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I’m not big on New Year’s Resolutions. For me, setting goals is a constant, not a once-a-year occasion. Plus, as we know, most people don’t stick to their resolutions. They lose interest once the novelty wears off. That’s why I focus more on making consistent progress than dramatic changes. However, answering year end reflection questions provides a powerful opportunity to reflect on the past year and plan for the next one.
I have a tendency to charge forward on new goals and often don’t take the time to reflect on the past. Performing this review, then, will give me a chance to learn from both my successes and my mistakes. Also, it will force me to sort through the mess that is my Notes files (yes, I’m a Notes junkie), Google Docs, and mind maps, unearthing all the goals/lessons that I’ve written over the past year. In doing so, I’ll invite you to review your goals for 2018, honestly assess where you’re at, and use this information to refine your goals or create new ones.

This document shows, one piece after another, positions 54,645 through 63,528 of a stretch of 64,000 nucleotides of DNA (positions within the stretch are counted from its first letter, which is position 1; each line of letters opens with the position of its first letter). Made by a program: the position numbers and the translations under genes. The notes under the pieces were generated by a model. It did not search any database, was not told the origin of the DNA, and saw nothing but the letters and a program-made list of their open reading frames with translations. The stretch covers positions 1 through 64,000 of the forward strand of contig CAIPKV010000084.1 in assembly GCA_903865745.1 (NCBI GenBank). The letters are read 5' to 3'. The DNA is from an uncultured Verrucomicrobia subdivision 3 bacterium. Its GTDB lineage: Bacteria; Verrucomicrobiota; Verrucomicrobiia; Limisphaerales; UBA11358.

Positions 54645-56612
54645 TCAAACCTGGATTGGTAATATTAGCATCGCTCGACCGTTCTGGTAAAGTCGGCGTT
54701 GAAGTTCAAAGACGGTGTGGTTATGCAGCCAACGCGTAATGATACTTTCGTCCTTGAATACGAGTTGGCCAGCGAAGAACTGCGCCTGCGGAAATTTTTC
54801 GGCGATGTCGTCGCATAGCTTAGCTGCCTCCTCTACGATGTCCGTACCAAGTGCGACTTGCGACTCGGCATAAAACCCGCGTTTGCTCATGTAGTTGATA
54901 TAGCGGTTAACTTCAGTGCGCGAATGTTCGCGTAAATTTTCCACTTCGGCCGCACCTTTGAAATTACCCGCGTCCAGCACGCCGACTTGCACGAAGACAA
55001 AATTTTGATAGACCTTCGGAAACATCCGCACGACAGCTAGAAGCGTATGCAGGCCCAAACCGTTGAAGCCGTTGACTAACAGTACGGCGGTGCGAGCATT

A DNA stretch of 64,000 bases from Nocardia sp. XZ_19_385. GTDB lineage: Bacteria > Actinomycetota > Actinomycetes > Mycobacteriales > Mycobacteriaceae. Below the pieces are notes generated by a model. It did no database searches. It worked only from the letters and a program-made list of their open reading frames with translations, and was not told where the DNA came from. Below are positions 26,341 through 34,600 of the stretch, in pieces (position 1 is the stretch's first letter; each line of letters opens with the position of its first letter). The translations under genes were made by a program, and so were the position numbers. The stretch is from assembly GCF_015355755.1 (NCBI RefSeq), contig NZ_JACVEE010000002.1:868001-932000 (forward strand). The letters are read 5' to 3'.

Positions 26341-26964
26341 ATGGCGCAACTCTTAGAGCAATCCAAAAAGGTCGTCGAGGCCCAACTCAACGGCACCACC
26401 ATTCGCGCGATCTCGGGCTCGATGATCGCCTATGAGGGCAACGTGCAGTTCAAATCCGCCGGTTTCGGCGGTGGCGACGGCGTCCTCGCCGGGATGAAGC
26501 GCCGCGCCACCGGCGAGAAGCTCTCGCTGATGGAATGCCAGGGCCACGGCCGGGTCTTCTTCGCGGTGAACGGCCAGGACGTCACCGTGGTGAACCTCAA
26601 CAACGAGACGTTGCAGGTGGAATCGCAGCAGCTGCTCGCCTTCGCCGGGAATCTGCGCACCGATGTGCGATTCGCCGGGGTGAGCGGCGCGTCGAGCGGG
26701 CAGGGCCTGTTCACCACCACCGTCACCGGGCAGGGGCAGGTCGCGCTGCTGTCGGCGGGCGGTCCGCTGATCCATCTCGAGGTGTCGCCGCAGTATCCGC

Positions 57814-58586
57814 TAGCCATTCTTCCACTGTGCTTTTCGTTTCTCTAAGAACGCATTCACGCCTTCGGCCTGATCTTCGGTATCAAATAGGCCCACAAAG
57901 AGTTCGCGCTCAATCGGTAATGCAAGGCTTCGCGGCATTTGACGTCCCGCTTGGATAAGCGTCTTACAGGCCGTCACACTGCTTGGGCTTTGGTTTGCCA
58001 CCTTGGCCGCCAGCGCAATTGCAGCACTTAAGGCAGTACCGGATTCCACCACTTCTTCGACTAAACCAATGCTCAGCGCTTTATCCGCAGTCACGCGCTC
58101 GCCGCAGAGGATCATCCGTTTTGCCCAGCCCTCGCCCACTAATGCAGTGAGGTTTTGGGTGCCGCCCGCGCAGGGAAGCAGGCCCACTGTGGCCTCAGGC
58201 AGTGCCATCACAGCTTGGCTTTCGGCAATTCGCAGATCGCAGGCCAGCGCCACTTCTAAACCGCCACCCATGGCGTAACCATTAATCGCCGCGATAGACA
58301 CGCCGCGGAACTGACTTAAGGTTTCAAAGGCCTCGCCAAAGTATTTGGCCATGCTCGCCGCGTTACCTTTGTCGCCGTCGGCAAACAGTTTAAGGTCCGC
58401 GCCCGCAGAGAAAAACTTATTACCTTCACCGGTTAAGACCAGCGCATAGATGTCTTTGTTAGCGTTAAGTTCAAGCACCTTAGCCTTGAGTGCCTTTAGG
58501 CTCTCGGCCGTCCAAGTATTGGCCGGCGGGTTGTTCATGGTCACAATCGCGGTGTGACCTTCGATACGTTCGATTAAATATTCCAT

Year End Reflection Questions?
What Were Your Biggest Accomplishments?
Taking pride in your accomplishments helps to keep the positive momentum going. It also serves as a positive reminder of all you’re capable of on those days when you’re feeling discouraged.
Here’s what I’m happy about in 2018:
- Started this blog and (for the most part) have consistently posted once a week
- Finished applying all my editor’s suggestions to my novel manuscript
- Obtained a regular copywriting gig for The Great Courses. This is ideal because I get to write AND learn about cool subjects like religion and architecture…essentially like being a student!
- Landed a writing gig for Kris Dillard who has long been a huge source of inspiration for me. I’d highly recommend that you check out his YouTube channel The Power of Quiet.
Speaking of copywriting — if you need a writer, let’s get in touch! Although personal development and education are my specialties, my boyfriend and I work as a team and he’s highly proficient in all things technical.
How Much Progress Did You Make On Your 2018 Goals/Projects?